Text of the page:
6 September 2016 - As the Green Climate Fund (GCF) is being pressured to approve more projects and targets disbursing US$2.6 billion by end of 2016, indigenous peoples’ issues are being left out.
In its 13th meeting of the GCF Board in Songdo, South Korea on June 28-30, 2016, indigenous peoples expressed their concern that the GCF is out of sync with the emerging international good practice and transformational approaches.
This is with respect to recognition, promotion and fulfillment of indigenous peoples’ rights within the context of climate change interventions.
“We want to express that we are concerned about how the Fund is seemingly intentional in its silence about indigenous peoples’ issues,” Kimaren Ole Riamit, a Maasai and head of ILEPA (Indigenous Livelihood Enhancement Partners) from Kenya said during the civil society preparatory meeting.
ILEPA is a partner of Tebtebba advocating for indigenous peoples’ rights and issues as part of the Indigenous Peoples’ Advocacy Team on the GCF and Climate Finance.
He expressed this in light of the absence of any reference to indigenous peoples in the draft decisions or other documents that the board was set to talk about in the board meeting.
He added that despite the numerous efforts of the indigenous peoples to reach out to the board, their calls seem to fall on deaf ears.
In a letter submitted to the GCF supported by 36 indigenous peoples’ organizations, NGOs and CSO support groups and network, indigenous peoples urgently called for the Fund to set up an Indigenous Peoples’ Policy.
The letter further expressed that “such a step would be required in order to position the Fund in the highest level of environmental, social and human rights standards as regards climate finance, while enabling the Fund to deliver high quality and high impact results.”
In line with this, indigenous peoples also called for acknowledgment of the GCF on the positive contributions of their traditional knowledge to climate change mitigation and adaptation.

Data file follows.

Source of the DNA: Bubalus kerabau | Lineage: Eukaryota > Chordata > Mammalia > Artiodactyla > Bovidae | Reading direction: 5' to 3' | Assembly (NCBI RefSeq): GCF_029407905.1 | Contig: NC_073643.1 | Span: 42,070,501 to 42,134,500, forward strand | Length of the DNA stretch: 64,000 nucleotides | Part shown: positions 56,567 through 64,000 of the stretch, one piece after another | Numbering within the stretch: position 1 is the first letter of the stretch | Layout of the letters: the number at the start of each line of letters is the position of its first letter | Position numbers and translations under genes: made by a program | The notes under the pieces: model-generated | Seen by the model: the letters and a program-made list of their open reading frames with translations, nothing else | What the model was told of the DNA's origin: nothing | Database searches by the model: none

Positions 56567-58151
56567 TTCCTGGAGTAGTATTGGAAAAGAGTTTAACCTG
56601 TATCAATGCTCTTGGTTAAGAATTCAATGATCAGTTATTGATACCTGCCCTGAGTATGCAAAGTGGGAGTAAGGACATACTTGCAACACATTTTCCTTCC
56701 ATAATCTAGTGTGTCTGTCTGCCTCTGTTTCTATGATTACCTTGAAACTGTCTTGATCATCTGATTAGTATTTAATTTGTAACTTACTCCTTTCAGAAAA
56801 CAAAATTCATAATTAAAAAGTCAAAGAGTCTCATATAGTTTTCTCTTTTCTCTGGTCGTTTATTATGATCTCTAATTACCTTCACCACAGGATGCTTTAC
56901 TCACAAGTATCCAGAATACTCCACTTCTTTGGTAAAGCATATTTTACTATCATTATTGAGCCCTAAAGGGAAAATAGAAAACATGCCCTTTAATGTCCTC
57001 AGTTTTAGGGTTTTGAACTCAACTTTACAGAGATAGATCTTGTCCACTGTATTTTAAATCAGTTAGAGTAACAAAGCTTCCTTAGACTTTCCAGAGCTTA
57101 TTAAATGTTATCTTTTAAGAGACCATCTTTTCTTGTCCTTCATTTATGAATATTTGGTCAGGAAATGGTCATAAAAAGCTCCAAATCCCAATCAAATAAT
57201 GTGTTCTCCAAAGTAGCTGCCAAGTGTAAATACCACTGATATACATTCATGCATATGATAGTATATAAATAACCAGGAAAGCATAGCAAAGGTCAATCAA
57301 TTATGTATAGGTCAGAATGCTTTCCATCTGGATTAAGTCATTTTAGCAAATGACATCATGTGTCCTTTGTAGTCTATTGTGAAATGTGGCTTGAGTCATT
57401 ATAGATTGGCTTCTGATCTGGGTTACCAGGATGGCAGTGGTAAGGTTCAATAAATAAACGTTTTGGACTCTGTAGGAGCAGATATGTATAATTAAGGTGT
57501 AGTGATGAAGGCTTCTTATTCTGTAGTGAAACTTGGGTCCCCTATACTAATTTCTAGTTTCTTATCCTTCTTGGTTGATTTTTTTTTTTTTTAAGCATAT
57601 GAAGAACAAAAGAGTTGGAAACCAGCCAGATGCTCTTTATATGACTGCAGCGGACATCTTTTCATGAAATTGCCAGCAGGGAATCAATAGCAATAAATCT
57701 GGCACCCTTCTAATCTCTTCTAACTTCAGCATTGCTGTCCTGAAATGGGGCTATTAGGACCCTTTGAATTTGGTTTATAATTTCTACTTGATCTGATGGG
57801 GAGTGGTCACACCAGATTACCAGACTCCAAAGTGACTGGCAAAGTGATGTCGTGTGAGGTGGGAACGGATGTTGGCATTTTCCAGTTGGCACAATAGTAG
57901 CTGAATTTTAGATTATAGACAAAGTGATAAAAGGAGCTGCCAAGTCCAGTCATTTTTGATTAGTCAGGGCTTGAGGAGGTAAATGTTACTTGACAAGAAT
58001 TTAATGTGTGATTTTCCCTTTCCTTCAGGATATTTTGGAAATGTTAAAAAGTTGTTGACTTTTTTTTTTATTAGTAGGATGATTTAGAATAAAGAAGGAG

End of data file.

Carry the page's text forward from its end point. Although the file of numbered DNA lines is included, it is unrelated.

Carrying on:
They referred to the Paris Agreement that explicitly refers to the need to ensure the respect of the rights of indigenous peoples in any climate change-related activity and which acknowledges the potential contribution and the need to strengthen indigenous peoples’ traditional knowledge.
When asked about how the Fund intends to engage and recognize indigenous peoples, GCF co-chair Zaheer Fakir said that the absence of an indigenous peoples’ policy does not preclude indigenous peoples to participate.
“You are welcome anytime to submit your proposals as the Fund is open to hear from you,” he added.
However, indigenous peoples find it hard to meaningfully engage at the Fund level as they are not recognized as a separate constituency. Thus, their concerns are lumped under the recognized constituencies of civil society organizations (CSOs).
In the next board meeting in Ecuador this October, the board is set to talk about environmental and social safeguards (ESS) of the Fund.
According to Francesco Martone, advisor to the indigenous peoples’ advocacy team, safeguards is a crucial issue for indigenous peoples.
“Here, we want to see that indigenous peoples’ customary rights to their land, right to free, prior and informed consent, and participation are highlighted,” he said.
Despite challenges in engaging with the Fund, indigenous peoples are still hopeful that their calls to the GCF will be heeded. The indigenous peoples’ team believes that while the GCF presents opportunities for indigenous peoples, this also poses some pitfalls and dangers—if not established well.
The GCF is created under the United Nations Framework Convention on Climate Change (UNFCCC) as a financial operating entity to disburse funds for low emission and climate resilient project and programs developed by the public and private sectors. Established in Cancun, Mexico in 2010 during the climate change conference, the Fund aims to promote a paradigm shift by funding both mitigation and adaptation projects to contribute to sustainable development of developing countries. (Tebtebba Indigenous Information Service - Helen Biangalen-Magata)
Download article in pdf.